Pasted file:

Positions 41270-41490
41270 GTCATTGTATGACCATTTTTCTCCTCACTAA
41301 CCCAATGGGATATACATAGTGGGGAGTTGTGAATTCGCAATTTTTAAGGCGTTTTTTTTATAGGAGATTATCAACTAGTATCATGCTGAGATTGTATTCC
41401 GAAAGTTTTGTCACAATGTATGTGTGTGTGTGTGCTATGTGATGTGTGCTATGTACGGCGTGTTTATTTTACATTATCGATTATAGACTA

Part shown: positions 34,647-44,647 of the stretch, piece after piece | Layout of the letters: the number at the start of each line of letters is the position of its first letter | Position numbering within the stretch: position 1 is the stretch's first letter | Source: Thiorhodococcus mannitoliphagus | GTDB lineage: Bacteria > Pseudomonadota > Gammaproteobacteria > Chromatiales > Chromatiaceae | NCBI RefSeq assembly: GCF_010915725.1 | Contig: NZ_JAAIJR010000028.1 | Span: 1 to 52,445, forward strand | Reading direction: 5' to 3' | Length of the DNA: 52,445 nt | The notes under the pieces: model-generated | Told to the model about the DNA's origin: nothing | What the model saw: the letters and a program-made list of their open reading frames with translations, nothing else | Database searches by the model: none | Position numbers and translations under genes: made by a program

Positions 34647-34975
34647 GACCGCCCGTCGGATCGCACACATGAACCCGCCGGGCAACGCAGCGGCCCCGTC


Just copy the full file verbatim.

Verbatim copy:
Positions 41270-41490
41270 GTCATTGTATGACCATTTTTCTCCTCACTAA
41301 CCCAATGGGATATACATAGTGGGGAGTTGTGAATTCGCAATTTTTAAGGCGTTTTTTTTATAGGAGATTATCAACTAGTATCATGCTGAGATTGTATTCC
41401 GAAAGTTTTGTCACAATGTATGTGTGTGTGTGTGCTATGTGATGTGTGCTATGTACGGCGTGTTTATTTTACATTATCGATTATAGACTA

Part shown: positions 34,647-44,647 of the stretch, piece after piece | Layout of the letters: the number at the start of each line of letters is the position of its first letter | Position numbering within the stretch: position 1 is the stretch's first letter | Source: Thiorhodococcus mannitoliphagus | GTDB lineage: Bacteria > Pseudomonadota > Gammaproteobacteria > Chromatiales > Chromatiaceae | NCBI RefSeq assembly: GCF_010915725.1 | Contig: NZ_JAAIJR010000028.1 | Span: 1 to 52,445, forward strand | Reading direction: 5' to 3' | Length of the DNA: 52,445 nt | The notes under the pieces: model-generated | Told to the model about the DNA's origin: nothing | What the model saw: the letters and a program-made list of their open reading frames with translations, nothing else | Database searches by the model: none | Position numbers and translations under genes: made by a program

Positions 34647-34975
34647 GACCGCCCGTCGGATCGCACACATGAACCCGCCGGGCAACGCAGCGGCCCCGTC